To give ‘players’ agency in an experience doesn’t necessarily mean that they need a complex set of controls and goals. Simply feeling ‘present’ and being able to explore is sometimes enough. Keeping exploring and revising what that spectrum of interactivity consists of will be vital for answering your question.

Could give us an overview of your TWU session, recapping the core ideas and any interesting input from the audience?

My session at TWU was largely concerned with thinking about exhibition and cultural spaces as ‘platforms’ that could be described in simple, computational terms as systems. Having done that, multiple ‘platforms’ could join together to make new work together particularly to the end of creating time-based festivals.

Simply, it’s about Input and Output. DOING something somewhere CAUSES something else to HAPPEN.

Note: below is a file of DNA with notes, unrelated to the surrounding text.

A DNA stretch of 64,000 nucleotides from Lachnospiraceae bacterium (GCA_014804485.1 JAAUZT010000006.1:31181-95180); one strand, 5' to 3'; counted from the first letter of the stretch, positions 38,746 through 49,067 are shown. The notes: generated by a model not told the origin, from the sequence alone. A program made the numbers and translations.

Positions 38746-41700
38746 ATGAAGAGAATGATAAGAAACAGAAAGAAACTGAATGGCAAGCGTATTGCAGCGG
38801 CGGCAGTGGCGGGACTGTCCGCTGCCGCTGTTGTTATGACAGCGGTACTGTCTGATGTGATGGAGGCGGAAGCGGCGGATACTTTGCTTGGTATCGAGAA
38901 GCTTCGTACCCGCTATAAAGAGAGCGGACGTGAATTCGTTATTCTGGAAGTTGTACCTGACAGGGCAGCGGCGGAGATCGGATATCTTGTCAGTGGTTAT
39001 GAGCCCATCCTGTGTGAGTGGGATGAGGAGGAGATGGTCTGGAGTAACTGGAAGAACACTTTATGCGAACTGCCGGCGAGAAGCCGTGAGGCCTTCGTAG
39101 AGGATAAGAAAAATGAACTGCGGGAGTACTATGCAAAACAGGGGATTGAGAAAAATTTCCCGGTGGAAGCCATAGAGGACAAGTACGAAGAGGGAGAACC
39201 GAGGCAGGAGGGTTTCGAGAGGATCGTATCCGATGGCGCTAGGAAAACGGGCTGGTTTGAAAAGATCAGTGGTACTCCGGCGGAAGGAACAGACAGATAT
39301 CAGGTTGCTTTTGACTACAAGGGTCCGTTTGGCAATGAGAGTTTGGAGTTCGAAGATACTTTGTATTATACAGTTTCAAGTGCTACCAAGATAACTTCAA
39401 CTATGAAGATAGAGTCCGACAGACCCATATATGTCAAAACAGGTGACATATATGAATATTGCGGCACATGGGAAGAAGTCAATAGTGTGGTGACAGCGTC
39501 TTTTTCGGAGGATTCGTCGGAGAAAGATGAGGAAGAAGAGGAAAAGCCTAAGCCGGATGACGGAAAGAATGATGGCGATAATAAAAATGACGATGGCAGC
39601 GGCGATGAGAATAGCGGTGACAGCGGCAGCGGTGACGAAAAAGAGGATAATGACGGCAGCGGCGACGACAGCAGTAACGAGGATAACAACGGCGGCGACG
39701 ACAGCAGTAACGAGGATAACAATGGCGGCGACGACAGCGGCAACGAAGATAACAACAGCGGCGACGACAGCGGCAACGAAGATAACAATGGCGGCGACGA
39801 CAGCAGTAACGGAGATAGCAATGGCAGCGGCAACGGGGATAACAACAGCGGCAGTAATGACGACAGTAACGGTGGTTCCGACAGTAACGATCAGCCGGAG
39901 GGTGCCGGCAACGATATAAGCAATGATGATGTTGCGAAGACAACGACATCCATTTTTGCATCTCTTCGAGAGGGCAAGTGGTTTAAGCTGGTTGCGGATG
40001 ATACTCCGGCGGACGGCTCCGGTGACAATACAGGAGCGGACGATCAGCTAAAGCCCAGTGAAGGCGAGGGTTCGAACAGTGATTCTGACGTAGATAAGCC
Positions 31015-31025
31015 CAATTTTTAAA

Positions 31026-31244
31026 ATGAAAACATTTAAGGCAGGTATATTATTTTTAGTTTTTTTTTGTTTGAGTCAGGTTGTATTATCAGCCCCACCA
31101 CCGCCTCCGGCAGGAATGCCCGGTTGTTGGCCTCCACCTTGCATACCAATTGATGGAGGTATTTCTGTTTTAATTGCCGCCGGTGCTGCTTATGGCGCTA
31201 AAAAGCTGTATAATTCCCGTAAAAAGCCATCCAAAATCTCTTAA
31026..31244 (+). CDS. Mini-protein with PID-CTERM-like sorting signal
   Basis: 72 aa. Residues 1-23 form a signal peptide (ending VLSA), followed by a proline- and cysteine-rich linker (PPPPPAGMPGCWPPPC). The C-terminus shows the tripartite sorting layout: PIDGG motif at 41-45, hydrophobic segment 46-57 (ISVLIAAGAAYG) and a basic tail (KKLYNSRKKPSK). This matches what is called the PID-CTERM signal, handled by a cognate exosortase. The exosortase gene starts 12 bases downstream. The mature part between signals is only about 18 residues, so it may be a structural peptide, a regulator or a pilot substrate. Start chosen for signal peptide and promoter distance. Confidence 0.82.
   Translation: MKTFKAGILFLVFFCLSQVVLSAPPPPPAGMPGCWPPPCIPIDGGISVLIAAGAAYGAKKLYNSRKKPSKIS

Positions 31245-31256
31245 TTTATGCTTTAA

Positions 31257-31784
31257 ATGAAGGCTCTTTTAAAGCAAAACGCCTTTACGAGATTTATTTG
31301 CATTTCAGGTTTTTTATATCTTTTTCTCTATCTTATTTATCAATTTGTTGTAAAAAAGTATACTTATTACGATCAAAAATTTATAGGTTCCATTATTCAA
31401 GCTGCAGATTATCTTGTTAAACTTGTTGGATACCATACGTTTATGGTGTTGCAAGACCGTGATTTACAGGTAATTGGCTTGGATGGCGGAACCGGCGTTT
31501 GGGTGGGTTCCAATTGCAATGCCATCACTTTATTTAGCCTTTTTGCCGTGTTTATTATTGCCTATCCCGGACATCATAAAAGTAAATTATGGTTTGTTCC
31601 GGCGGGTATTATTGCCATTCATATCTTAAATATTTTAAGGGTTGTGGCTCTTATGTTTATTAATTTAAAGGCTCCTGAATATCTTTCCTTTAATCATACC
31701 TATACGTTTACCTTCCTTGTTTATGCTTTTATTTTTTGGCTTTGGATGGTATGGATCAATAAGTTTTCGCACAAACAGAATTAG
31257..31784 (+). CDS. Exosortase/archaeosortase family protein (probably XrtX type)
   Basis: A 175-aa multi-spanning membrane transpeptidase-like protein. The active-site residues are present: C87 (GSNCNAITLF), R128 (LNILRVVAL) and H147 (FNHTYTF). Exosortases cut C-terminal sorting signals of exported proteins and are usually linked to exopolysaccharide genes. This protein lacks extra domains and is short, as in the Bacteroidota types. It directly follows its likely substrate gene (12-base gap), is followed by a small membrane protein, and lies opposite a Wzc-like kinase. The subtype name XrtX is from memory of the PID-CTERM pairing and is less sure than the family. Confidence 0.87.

For example, an audience member in Hull pushes a button that causes a tone to sound in a room in a venue in Brighton. The button is the input, the loudspeaker is the output — but of course, the fun comes from playing around with what those could be…

Given that agreement between multiple venues, that then presents the opportunity to create time-bound appointments where locations could sync-up to play these experiments together. You could call these appointments ‘festivals’. Finally, when the network gets internationalised, it gets even more exciting to sync-up e.g. If you’re in Hull, Kyoto is literally living in the future… The idea was called ‘sync’ and it’s something we’ve been playing with for a little while now.

And please could you let us in on any exciting developments that have occurred within the intervening months?

For us, the biggest development has been our organisation transitioning into becoming the British Games Institute, for which I’m now the Culture Director. This has been a huge step forward for us, which for me personally now presents a much richer platform for reaching other organisations with. We’ve a rich programme of work developing.